There’s nothing worse than having your life flash in front of your eyes while bombing down the highway on your motorcycle beacuse some crazy driver is trying to fast forward through the opening credits of Shrek so the kids in the back will shut up, while trying to get their latest playlist to play through the radio, while texting.
In a letter to U.S. Transportation Secretary Ray LaHood dated Jan. 8, American Motorcyclist Association (AMA) Vice President for Government Relations Ed Moreland urged caution regarding the adoption of “infotainment systems” being developed for motor vehicles.
Moreland’s letter praised LaHood for his measured comments in Jan. 7 New York Times article regarding infotainment systems. (Read the letter here: AmericanMotorcyclist.com/legisltn/Sec_LaHood_Distracted_Driving_1-8-10.pdf.) In the article, LaHood said such high-tech electronics placed in motor vehicles will inevitably increase distracted driving and add to the ever-increasing number of accidents and fatalities attributable to distracted driving.
The systems under development include Internet-connected computers, some with 10-inch screens, that allow drivers to watch videos and surf the web. Although the devices are being engineered so that advanced functions can’t be used while the car is in motion, the AMA is concerned that the potential to distract drivers from the primary task of vehicle operation is substantial.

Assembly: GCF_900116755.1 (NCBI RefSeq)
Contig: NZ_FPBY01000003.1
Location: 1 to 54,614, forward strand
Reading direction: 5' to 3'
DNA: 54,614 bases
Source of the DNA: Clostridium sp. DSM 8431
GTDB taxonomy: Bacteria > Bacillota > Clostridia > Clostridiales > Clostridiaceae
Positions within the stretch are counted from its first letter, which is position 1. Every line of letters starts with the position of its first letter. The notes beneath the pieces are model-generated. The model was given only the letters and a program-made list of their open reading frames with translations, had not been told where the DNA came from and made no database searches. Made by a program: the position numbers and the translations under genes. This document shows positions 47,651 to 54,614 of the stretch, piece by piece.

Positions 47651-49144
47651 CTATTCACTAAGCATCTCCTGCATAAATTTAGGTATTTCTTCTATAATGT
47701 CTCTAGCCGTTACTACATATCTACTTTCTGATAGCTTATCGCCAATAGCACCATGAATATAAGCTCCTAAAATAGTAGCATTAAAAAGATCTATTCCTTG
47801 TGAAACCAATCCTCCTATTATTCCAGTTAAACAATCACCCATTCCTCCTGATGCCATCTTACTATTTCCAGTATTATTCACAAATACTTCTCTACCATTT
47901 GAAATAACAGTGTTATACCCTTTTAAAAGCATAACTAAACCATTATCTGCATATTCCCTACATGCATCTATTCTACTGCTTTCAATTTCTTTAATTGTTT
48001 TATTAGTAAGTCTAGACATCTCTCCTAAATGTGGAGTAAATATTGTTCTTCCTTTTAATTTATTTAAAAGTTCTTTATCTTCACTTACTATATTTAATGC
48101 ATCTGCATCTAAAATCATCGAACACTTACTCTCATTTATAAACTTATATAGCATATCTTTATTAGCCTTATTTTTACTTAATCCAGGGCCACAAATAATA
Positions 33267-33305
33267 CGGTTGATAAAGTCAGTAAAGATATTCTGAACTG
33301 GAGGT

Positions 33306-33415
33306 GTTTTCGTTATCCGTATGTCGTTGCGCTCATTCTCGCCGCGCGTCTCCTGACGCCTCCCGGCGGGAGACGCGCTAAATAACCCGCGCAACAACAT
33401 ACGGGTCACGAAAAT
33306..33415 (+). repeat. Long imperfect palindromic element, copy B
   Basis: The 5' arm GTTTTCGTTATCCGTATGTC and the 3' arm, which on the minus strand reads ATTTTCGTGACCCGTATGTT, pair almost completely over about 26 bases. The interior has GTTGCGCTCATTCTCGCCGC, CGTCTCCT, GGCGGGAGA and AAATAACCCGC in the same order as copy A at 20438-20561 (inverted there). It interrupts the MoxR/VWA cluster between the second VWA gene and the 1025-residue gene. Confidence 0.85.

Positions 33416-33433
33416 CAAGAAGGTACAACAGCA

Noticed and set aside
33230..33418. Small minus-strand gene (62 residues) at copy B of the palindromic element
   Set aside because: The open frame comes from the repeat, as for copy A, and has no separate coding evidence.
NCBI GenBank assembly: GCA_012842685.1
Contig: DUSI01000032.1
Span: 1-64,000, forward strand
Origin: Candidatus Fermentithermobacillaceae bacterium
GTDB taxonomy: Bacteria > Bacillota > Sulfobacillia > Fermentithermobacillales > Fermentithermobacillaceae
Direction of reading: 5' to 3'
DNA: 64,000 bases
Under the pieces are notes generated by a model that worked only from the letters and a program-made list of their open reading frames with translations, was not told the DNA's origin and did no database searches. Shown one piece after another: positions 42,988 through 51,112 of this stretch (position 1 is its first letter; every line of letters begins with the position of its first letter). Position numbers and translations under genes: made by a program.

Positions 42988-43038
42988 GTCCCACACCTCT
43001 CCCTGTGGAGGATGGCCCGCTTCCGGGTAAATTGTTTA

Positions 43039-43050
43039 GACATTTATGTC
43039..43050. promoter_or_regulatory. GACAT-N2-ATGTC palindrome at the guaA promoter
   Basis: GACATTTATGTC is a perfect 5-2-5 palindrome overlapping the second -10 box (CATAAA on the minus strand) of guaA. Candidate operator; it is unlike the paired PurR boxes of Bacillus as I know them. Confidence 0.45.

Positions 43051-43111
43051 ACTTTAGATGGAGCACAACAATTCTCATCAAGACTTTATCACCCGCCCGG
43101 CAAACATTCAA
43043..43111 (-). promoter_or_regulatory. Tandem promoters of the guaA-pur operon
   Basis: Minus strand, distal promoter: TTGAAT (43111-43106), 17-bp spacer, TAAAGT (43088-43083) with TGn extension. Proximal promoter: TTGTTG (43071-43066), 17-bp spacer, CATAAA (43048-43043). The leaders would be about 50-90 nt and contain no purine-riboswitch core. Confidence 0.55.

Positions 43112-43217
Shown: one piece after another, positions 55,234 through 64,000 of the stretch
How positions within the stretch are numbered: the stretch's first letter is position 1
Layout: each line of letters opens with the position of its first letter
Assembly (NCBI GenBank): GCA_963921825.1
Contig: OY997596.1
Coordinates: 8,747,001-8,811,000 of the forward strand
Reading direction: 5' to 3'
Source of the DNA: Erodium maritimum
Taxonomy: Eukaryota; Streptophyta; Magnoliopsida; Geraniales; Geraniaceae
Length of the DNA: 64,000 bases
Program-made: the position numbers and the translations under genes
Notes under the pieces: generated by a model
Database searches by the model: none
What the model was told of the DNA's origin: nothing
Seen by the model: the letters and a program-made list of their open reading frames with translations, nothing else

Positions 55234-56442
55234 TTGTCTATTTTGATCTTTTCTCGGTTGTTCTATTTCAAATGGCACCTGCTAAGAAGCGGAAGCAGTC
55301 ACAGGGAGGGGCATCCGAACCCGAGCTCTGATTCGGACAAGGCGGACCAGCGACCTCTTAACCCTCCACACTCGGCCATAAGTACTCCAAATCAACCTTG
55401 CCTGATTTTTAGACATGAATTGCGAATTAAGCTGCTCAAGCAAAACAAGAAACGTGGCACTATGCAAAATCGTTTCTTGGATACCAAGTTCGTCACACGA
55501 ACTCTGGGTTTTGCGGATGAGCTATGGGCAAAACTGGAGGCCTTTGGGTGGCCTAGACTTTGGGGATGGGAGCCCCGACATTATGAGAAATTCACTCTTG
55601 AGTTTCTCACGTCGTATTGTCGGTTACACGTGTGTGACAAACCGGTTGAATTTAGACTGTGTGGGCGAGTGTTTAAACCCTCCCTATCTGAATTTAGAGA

“The AMA supports your agency’s efforts to curtail distracted driving, and agrees with you that these new ‘infotainment systems’ are a step in the wrong direction toward achieving safer highways for all users, especially motorcyclists,” Moreland wrote.
Moreland’s letter offered Secy. LaHood the AMA’s assistance in the development of strategies to oversee how high-tech electronics in cars and SUVs affects the crucial issue of distracted driving and impacts the safety of motorcyclists.
“I would like to offer the AMA as a resource to be included whenever emerging technologies are discussed, so that we may better help you take into account the presence of motorcyclists on our nation’s roads and highways.
“Driver, rider and pedestrian safety should never be compromised in the effort to introduce yet another technology distraction to an already overly distracting automobile cockpit,” Moreland wrote.
The offer of help is just the latest in the AMA’s efforts related to distracted and inattentive driving. In 2008, the AMA adopted a position statement that endorses enhanced penalties for those who injure or kill others while operating a motor vehicle when distracted or inattentive operation is involved.
To read the AMA’s position statement on distracted and inattentive driving, please go to AmericanMotorcyclist.com/legisltn/positions/distracted.asp.